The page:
The body of Provisional Irish Republican Army hunger-striker Bobby Sands was brought home today in a flag-draped coffin after his death early this morning in the 66th day of his fast. violent disturbances continued as preparations began for Sands' IRA funeral Thursday and a service organized by hard-line Protestants for "victims of IRA violence."
Although intense at times, the violence was confined mostly to stone and firebomb attacks on police and British soldiers in Belfast and the hijacking and burning of vehicles to block traffic elsewhere in the British-ruled province. More than 20 people were injured, several seriously, in the rioting by hundreds of youths in roving bands in the Catholic ghettos of west Belfast.
Police, backed up by British soldiers, countered hundreds of crude milk-bottle firebombs and hails of bricks and stones with repeated volleys of plastic bullets.Police and Army armored vehicles and bulldozers pushed through street barricades that the rioters built of trash and overturned cars and trucks, while military roadblocks separated rioters from nearby Protestant neighborhoods.
The disturbances began with word of Sands' death early this morning in the Maze Prison near here, and continued on and off during the day and tonight. They were accompanied by isolated incidents elsewhere in Britain and abroad.
In London, a letter bomb addressed to Prince Charles was discovered by postal employes and defused tonight. His mother, Queen Eilzabeth II, visiting Norway, was a target of a thrown balloon filled with tomato sauce. She was not hit and ignored shouts from a few demonstrators amid a large welcoming crowd.
This afternoon, following a postmortem at the prison, Sands' body was taken in a wooden coffin to his parents' home in an area of west Belfast, where neighbors had draped black bunting from their windows and several hundred mourners waited. Pallbearers, who included Sands' father and brother, laid the green, orange and white flag of the Irish Republic on the coffin before carrying it inside.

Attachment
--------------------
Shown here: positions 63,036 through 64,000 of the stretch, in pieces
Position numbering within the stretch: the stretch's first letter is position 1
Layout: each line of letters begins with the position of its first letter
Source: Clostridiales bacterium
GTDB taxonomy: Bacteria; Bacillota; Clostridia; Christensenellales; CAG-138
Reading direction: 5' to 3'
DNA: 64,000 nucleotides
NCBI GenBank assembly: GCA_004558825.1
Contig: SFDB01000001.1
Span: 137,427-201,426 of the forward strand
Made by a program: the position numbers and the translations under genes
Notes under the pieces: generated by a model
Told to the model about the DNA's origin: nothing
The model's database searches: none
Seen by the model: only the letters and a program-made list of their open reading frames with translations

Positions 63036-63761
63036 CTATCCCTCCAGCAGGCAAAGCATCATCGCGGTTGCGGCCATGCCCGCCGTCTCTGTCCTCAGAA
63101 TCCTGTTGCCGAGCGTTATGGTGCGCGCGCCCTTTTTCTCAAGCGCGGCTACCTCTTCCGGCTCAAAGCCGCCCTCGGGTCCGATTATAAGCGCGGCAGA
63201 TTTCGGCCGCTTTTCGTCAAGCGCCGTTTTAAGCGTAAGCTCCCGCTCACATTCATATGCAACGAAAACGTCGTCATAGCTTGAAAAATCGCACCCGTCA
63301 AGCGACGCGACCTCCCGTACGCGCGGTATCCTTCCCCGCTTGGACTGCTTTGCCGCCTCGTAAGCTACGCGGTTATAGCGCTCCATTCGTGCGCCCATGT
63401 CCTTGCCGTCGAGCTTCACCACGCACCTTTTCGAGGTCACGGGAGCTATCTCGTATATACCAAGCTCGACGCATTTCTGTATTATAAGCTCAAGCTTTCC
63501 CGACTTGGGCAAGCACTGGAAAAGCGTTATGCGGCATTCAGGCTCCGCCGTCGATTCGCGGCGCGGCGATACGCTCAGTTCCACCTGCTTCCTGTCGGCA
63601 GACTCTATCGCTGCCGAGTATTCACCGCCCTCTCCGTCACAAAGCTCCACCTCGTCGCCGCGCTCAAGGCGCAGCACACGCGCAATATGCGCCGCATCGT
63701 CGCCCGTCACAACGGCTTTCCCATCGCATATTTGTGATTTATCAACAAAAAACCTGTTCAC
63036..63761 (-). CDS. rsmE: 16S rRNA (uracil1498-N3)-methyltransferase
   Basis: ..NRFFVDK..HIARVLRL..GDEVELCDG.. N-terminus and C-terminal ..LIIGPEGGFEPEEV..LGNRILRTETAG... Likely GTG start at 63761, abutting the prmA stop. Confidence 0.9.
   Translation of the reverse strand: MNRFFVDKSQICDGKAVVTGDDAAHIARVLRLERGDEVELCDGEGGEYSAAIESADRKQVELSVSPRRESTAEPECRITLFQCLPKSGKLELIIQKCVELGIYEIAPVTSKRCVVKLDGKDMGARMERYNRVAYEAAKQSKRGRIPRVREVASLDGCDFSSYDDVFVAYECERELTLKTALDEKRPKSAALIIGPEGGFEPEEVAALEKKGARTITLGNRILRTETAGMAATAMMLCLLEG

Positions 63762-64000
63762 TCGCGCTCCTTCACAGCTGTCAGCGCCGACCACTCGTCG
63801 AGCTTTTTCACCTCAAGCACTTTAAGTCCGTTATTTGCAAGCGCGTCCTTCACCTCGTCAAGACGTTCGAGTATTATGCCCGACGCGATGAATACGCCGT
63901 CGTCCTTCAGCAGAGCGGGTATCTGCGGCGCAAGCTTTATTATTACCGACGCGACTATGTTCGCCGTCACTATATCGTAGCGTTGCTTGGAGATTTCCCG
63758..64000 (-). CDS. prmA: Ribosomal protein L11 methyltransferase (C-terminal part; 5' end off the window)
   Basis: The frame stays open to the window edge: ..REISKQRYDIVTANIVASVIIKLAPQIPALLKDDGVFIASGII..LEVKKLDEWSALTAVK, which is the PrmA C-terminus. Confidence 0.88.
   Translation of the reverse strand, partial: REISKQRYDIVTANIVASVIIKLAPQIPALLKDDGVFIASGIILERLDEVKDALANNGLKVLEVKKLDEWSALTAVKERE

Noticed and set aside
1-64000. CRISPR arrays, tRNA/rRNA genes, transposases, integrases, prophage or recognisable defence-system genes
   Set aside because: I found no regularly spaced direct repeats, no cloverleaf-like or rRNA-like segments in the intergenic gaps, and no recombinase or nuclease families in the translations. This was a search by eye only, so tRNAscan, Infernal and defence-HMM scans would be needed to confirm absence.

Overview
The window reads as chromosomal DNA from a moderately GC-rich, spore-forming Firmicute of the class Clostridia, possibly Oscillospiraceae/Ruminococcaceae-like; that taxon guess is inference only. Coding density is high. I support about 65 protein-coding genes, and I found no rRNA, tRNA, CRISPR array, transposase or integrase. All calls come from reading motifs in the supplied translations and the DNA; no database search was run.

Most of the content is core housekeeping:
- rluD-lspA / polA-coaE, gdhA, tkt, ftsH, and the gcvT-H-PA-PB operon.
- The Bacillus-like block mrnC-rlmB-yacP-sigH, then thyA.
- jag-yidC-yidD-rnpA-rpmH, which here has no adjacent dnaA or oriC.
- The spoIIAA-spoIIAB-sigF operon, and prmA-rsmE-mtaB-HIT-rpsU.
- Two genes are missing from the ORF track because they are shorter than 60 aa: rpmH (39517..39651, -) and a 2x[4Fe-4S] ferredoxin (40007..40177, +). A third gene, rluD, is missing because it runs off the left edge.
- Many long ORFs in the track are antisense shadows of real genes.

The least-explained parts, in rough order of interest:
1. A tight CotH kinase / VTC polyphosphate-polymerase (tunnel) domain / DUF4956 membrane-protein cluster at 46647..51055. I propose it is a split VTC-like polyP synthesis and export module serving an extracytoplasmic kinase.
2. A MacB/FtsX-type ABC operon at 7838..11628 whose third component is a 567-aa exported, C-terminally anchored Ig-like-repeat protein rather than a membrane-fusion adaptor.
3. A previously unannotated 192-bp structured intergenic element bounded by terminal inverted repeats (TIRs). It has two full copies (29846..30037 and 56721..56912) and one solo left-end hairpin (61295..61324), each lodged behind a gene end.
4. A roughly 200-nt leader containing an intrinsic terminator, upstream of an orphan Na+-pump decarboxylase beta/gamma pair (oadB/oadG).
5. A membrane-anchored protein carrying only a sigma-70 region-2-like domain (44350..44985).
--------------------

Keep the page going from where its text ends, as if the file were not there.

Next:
Sands, who had been elected a member of the British Parliament from a predominantly Catholic border constituency during his hunger strike, is to be given an IRA "military" funeral and burial here Thursday. It is intended to attract support for militant Irish nationalism in Northern Ireland and Provisional IRA's current campaign for political-prisoner status for its convicted terroists. His supporters have called for a "national day of mourning" Thursday.
Protestant polictical leaders here responded to Sands' death and the attention it has gotten by complaining that much less notice has been paid to victims of IRA terrorists. "My sorrow is with the innocent victims who did not get the extensive coverage Sands did," said the Rev. Ian Paisley, a member of Parliament who is a militant defender of political dominance by Ulster's two-third Protestant majority.
Paisley announced he will hold a rival memorial service in Belfast for "the many thousands of victims of IRA violence" during Sands' funeral. Another Protestant Ulster Unionist member of Parliament, Harold McCusker, is sending complaints by Protestant widows of terrorist victims to the European Commission on Human Rights, which had investigated the convicted IraY immates' demands for special status and found against them.